Neither is he ruling out international expansion. "There were a culmination of issues in Turkey, geopolitical being one of them and it was too early for us. But there are some terrific opportunities. We'd love to be in Europe, whether that's in Spain, France or Italy and we'll start to evaluate propositions we've had.

"We will be a global company at some point. But you can't spread yourself too thin, which is why we're just focusing on North America at the moment."

Preserving the core
With so many plans for expansion in the pipeline, how can the new team behind Canyon Ranch be sure they won't lose sight of the Zuckerman's legacy?

"We'll never veer away from the vision of living younger longer," states Klein, adding that both himself and Docherty are very cognisant of preserving that mission. "We have a week-long Life Enhancement Programme which takes you through everything we do to help create a healthy balance in life – whether it's mindfulness, nutrition, exercise – and we put every one of our leaders through that programme because it can't be taught, you have to experience it."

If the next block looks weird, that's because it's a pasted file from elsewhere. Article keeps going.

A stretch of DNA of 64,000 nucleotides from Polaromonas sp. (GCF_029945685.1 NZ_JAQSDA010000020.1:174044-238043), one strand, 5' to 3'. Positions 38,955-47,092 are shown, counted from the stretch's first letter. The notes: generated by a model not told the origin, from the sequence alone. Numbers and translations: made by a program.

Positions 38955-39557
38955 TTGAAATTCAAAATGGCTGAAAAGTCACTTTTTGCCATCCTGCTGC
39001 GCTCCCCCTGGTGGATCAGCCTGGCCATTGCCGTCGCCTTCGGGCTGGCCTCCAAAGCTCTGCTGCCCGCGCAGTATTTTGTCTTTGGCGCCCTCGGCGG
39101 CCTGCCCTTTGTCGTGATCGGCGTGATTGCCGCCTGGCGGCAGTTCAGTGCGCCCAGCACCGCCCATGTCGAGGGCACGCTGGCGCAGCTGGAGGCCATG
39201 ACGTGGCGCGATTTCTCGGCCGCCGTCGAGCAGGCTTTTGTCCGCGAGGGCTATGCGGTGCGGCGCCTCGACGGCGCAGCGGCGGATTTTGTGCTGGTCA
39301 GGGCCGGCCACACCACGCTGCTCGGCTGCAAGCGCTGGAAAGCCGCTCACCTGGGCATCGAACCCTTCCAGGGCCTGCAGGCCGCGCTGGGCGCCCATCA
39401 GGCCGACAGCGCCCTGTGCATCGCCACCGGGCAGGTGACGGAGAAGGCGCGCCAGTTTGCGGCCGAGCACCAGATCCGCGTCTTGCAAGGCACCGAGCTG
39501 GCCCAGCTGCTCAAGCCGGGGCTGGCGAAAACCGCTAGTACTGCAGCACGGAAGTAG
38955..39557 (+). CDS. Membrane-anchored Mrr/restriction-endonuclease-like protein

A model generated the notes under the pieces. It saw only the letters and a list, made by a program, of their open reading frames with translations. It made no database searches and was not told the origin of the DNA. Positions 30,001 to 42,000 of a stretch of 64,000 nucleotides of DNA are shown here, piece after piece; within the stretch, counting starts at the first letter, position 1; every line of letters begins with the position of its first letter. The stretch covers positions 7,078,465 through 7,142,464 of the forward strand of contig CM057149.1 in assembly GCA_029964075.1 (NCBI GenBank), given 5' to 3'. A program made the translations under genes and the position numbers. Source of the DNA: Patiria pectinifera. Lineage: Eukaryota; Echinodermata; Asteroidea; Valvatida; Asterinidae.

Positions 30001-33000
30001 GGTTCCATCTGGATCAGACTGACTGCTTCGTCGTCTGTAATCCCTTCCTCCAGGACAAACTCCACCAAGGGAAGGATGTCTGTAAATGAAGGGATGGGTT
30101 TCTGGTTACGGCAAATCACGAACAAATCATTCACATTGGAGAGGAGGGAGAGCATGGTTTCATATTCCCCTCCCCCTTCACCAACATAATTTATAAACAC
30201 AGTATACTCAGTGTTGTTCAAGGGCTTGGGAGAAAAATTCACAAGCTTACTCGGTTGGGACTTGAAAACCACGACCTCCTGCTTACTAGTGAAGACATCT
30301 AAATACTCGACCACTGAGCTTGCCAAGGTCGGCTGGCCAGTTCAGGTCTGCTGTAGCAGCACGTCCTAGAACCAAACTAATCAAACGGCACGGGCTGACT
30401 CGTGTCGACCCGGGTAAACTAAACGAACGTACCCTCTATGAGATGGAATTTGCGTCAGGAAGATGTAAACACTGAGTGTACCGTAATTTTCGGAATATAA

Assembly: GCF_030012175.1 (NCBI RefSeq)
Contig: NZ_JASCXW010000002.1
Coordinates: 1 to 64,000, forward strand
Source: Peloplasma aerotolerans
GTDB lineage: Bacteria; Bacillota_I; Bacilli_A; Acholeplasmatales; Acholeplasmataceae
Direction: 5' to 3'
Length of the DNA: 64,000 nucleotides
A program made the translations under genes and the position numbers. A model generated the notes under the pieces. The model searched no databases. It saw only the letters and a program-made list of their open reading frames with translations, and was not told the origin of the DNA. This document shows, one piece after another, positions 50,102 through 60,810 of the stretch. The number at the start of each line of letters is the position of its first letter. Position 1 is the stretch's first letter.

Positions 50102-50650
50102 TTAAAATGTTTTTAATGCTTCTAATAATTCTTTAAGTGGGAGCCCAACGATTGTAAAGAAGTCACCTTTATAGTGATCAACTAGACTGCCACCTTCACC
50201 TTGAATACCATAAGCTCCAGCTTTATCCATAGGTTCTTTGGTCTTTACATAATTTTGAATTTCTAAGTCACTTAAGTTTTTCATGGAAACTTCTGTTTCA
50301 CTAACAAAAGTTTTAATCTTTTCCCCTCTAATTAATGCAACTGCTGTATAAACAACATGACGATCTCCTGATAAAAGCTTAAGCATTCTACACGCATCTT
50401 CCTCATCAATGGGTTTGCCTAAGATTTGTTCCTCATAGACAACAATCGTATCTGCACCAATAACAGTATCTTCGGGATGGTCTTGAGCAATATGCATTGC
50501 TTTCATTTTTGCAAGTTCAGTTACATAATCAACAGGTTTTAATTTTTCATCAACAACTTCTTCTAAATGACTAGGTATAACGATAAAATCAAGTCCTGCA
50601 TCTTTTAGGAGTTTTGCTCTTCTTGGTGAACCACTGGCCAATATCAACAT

Klein concludes: "When an investor comes in, people always think ‘oh god, they're going to become a corporate operation', but John was a guest at Canyon Ranch and the experience has positively influenced his and his family's lives. He appreciates the core of what we do and he's been involved with Canyon Ranch for 20 years. To all intents and purposes, we're still a family run business as it's owned by John [Goff] and his wife Cami and they're committed to preserving its core. Which is quite special."

Thomas Klein personal file

Film: The Great Escape

Book: I’ve just finished Essentialism by Greg McKeown

Place: The Great Barrier Reef and anywhere when I’m with my wife Bahr

Season: Love the spring

Spa treatment: 90 to 100-minute deep tissue massage with a great therapist

Advice: Hotelier Horst Schulze taught me to “Be humble and kind and respect your roots – elegance without warmth is simply arrogance” and “Don’t worry about the things you cannot control”

Most admire: People who don’t put their interests in front of others – I’ve been blessed to meet many of these people, including Nelson Mandela and the Dalai Lama

Katie Barnes is the editor of Spa Business magazine.
Email: [email protected]